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Linux 101

By strey ·
What are the benefits of running Linux vrs. NT? We currently are on a peer to peer network that has a server that basically is used just as a file and print server. Any help would be appreciated.

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Linux has many advantages over NT

by dcavanaugh In reply to Linux 101

1. Cost, especially if you have many client PCs. You can save not only the initial license cost, but also the CALS upgrade licenses in the future. If you use Linux, Samba, Sendmail, Apache instead of NT, Exchange, IIS, and SQL server, you could certainly buy Oracle for Linux, with money left over.

2. Flexibility. For any other internet services you might want to add, you can get just about ANYTHING for a Linux box (and almost always free). Not that there is a shortage of software for NT/2000, but you will certainly pay for it, and everything you add is going to contribute to instability (see #4 below). Not having to deal with the registry is worth something all by itself!

3. Remote administration. You can easily control the machine via telnet or web browser (check out the Webmin product). The console keyboard, mouse, and monitor can be replaced by an ascii terminal or dialup modem on a serial port if you are so motivated. W2K has "Windows Terminal Server", but it's quite possible that whatever cause the problem you're trying to fix is also going to prevent you from doing anything meaningful from the field.

4. Stability. The Windoze people will surely disagree, but most people run multiple NT servers for SQL Server, Exchange, and File/Print not so much for performance but because the software makes the machine unstable when they all run at the same time. Just for laughs, search for "BSOD" (blue screen of death) on your favorite Internet search engine. Count the hits. The prosecution rests.

5. Support. You can get better answers from the various newsgroups and tech. support forums than you are likely to get from Microsoft. Most Linux problems are NOT solved by rebooting or re-installing the operating system.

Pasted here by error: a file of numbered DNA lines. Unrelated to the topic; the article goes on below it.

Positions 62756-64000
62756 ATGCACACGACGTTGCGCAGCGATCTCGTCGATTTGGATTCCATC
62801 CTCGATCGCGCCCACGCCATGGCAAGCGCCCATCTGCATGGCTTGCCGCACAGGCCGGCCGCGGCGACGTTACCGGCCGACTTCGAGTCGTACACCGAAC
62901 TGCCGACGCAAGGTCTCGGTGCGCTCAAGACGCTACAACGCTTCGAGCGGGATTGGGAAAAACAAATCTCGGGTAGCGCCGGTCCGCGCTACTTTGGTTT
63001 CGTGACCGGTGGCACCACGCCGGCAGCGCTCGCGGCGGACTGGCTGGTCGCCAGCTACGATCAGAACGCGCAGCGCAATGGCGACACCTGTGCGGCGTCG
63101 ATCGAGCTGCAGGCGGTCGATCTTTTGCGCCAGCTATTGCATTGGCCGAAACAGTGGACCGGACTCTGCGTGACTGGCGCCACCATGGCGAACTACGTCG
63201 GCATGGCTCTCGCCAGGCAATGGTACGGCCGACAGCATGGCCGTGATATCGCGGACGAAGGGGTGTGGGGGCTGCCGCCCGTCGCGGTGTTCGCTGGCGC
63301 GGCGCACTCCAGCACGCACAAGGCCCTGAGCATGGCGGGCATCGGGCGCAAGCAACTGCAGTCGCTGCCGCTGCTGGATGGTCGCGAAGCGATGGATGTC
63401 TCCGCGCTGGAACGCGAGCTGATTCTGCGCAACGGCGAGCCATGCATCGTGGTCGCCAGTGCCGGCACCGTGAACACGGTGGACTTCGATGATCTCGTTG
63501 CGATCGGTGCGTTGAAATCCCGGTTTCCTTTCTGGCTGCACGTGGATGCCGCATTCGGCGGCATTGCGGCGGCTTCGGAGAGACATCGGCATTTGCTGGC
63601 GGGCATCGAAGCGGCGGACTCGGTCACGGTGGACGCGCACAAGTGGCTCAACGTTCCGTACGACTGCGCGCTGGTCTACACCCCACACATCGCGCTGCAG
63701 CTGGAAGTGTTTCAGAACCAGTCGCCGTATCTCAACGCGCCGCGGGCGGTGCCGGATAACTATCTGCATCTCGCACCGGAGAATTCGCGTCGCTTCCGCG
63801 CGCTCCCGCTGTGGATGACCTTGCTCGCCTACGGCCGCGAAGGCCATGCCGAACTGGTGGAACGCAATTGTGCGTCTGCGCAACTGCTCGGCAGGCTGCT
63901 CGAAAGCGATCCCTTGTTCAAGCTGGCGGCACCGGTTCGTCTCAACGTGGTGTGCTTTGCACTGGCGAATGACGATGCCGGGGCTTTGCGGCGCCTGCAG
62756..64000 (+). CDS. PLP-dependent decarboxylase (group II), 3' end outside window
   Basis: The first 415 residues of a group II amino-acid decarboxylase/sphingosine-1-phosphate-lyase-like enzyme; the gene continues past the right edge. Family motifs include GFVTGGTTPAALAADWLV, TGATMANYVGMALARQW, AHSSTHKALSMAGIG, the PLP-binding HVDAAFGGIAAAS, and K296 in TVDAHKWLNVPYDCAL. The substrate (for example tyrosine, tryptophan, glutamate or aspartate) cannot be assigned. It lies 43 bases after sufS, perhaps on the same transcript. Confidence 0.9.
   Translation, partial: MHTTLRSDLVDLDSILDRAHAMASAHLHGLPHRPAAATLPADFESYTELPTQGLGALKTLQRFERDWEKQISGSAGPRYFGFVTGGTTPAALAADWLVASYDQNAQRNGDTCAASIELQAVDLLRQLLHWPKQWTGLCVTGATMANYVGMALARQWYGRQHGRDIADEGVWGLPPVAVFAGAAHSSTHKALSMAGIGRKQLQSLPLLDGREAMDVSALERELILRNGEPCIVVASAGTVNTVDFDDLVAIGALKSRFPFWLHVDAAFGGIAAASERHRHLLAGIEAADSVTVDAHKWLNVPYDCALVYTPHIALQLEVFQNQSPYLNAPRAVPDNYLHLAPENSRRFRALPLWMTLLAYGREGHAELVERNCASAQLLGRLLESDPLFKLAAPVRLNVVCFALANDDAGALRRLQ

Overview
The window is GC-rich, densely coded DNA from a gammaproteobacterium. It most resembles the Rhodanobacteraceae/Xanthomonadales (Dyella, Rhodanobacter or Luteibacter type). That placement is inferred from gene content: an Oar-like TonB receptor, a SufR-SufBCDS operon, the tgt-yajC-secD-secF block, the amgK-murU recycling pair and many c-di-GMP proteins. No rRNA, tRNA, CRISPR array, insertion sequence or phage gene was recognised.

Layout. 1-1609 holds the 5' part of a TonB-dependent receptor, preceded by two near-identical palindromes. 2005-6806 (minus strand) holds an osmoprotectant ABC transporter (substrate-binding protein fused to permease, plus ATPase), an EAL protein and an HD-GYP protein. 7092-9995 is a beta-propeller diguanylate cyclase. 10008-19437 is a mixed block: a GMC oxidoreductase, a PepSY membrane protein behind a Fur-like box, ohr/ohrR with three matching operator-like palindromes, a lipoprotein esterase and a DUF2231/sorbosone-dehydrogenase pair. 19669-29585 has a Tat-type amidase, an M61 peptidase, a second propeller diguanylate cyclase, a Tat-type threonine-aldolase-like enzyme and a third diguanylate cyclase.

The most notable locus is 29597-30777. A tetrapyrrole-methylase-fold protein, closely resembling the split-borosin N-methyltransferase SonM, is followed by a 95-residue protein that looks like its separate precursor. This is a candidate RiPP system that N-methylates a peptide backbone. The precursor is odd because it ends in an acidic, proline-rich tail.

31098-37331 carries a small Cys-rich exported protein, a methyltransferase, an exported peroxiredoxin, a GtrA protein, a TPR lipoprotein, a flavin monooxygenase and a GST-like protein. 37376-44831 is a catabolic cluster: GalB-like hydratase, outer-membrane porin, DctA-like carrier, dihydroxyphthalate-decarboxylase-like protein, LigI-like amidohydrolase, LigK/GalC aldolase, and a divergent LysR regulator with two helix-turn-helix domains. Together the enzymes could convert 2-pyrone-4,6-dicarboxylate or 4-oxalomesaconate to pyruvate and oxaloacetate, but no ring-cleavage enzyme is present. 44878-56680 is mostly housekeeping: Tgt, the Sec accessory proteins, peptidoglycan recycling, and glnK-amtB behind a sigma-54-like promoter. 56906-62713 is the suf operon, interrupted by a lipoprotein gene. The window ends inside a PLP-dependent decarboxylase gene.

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Linux has many advantages over NT (2)

by dcavanaugh In reply to Linux 101

It is quite possible to build your entire enterprise around NT, and many companies do exactly that. Most companies end up needing at least one NT server, just because of specialized applications, some of which require NT. Most benchmark tests showthat NT does a much better job with multiple CPUs than Linux. On the other hand, Linux works better on machines with limited resources.

Choose Linux if low cost, high availability, and Internet stardards compliance is important to you. Choose NT if you want to buy shrink-wrapped applications from the local office supply store, and run them on a multi-CPU server.

Many of the MCSEs who read this message are too young to remember the mini & mainframe days. Those operating systems are dinosaurs, but NT has some glaring faults that were unacceptable 15 years ago. Why do we accept it today? Examples:

Rebooting as a first resort, for almost any problem.

Error messages that have nothing whatsoever to do with the real problem.

This should be a quite a discussion! You will find that emotions run hot in the OS debate!

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